What Service Do You Require?
Transmit U.S. Citizenship
In order for you to ‘pass’ your U.S. citizenship to your child you must meet certain requirements. These requirements change depending on whether the mother or the father is the U.S. citizen, and whether your child was born in wedlock or out-of-wedlock.
Transmission of U.S. citizenship depends on:
- At least one parent having the nationality of the United States at the time of the child’s birth;
- The existence of a blood relationship between the child and U.S. citizen parent(s);
- Documentary evidence demonstrating the U.S. citizen parent(s)’ presence in the United States prior to the child’s birth, as specified in our Transmission Requirements.
Examples of Documentation
When you meet with an officer, you will have to prove that you meet all these legal requirements. Here are some examples of documentary evidence to show you have sufficient physical presence in the U.S., though we will consider additional evidence as necessary:
- Social Security Statement: we strongly encourage you to obtain your Social Security Statement. This statement is often the quickest way for the officer to determine that you have sufficient physical presence in the United States. Visit https://www.ssa.gov/ to find out how to obtain your Social Security Statement.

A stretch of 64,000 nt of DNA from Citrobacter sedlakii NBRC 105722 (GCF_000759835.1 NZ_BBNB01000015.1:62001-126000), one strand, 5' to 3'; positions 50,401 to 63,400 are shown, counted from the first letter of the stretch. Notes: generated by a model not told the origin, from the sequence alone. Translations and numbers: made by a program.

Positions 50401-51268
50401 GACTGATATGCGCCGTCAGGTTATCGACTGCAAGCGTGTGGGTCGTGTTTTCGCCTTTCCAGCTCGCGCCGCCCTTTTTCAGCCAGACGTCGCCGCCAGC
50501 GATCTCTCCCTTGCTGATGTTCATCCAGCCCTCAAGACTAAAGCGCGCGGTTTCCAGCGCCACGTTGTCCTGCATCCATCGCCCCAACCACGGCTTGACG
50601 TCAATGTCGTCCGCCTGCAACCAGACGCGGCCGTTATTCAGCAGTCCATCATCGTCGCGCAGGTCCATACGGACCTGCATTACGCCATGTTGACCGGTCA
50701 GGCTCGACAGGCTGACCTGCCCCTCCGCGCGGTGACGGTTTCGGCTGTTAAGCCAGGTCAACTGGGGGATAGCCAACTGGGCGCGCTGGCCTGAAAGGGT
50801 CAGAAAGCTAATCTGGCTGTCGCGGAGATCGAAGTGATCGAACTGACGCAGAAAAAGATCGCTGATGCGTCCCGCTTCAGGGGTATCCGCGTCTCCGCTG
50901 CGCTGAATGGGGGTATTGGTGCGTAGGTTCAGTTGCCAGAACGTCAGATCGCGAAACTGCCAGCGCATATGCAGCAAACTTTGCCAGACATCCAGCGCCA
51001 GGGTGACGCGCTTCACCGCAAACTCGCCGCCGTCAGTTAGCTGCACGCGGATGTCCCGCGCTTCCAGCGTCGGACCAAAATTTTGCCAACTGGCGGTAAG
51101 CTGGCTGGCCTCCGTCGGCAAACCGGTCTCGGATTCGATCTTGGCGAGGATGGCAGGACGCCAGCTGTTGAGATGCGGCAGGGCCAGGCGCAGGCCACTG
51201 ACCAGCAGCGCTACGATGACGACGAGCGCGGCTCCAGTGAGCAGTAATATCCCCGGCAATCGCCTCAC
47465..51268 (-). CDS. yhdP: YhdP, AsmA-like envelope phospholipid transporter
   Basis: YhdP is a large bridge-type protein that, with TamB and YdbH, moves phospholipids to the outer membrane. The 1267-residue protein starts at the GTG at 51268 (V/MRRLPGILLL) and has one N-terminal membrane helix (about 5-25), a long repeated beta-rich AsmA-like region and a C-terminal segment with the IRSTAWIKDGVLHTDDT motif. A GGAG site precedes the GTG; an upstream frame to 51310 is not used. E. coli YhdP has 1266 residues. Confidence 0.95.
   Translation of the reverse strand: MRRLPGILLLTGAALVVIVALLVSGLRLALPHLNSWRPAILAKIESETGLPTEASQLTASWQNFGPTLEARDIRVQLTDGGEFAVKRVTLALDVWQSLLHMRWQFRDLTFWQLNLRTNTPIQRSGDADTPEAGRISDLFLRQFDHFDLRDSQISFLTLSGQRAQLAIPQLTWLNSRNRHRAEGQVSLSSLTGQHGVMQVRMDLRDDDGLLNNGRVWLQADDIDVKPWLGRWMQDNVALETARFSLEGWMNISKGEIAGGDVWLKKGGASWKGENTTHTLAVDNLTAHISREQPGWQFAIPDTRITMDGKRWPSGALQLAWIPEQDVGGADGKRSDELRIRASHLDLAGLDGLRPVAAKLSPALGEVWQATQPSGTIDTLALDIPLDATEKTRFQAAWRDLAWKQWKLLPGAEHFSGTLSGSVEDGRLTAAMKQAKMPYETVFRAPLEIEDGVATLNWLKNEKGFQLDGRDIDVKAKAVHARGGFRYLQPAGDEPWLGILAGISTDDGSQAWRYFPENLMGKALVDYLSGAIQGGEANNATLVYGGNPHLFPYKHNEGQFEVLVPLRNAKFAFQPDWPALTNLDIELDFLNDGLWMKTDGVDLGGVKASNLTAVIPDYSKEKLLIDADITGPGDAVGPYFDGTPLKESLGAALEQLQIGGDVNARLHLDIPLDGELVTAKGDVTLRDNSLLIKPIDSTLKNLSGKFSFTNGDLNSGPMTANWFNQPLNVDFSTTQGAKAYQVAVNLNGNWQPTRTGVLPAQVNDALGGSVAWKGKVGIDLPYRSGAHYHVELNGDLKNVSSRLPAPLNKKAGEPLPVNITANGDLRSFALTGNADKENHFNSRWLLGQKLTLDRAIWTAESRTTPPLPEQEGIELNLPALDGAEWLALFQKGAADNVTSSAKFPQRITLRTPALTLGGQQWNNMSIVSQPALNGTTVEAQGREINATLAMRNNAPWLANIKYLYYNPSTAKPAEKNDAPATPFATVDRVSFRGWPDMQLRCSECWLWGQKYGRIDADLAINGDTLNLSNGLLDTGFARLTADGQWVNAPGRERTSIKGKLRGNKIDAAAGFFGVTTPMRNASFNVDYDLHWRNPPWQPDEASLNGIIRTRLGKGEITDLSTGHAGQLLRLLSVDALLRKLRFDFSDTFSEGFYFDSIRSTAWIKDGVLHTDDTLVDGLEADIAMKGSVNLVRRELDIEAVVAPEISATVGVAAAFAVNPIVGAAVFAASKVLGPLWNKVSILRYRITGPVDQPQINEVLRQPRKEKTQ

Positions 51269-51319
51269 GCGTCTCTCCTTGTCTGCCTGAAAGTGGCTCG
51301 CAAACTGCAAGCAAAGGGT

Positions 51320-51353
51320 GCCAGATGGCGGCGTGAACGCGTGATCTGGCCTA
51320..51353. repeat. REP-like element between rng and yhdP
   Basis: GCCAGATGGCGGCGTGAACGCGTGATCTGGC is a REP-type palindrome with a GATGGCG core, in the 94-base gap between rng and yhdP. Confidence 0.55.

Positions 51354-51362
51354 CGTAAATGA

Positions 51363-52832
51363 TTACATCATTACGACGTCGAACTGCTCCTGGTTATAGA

- Wage and tax statements (W-2)
- Academic transcripts
- Employment records
- Rental receipts
- Records of honorable U.S. military service, employment with U.S. Government or certain intergovernmental international organizations; or as a dependent, unmarried child and member of the household of a parent in such service or employment (except where indicated).
- U.S. passport stamps may be considered a part of the evidence submitted, but should not be the sole documentary evidence. Drivers’ licenses do not constitute evidence of physical presence.
If you have other children who have been issued a Consular Report of Birth Abroad (CRBA), this may be used as supplemental evidence.
How to transmit your U.S. Citizenship to your child?
You can apply for a Consular Report of Birth Abroad (CRBA) for your child before he/she reaches the age of 18. Children over 18 years of age may follow the same procedure as someone applying for a CRBA but will only be issued a U.S. passport if found qualified for U.S. citizenship at birth.
If you would like to apply for a Consular Report of Birth Abroad at either the U.S. Embassy in Hanoi or the U.S. Consulate in Ho Chi Minh City, please complete the following steps.
Renounce U.S. Citizenship
Renunciation applications can only be made by setting up an interview with a U.S. consular officer. Renunciation applicants are required to attend two mandatory interviews with a consular officer. The initial interview is followed by a period of reflection before the second interview will be scheduled. At the second mandatory interview, the consular officer will witness citizens’ signatures to the pertinent forms and administer the Oath of Renunciation of U.S. nationality. It is during the second interview that a non-refundable fee must be paid. This fee was instituted by the Department of State on July 13, 2010.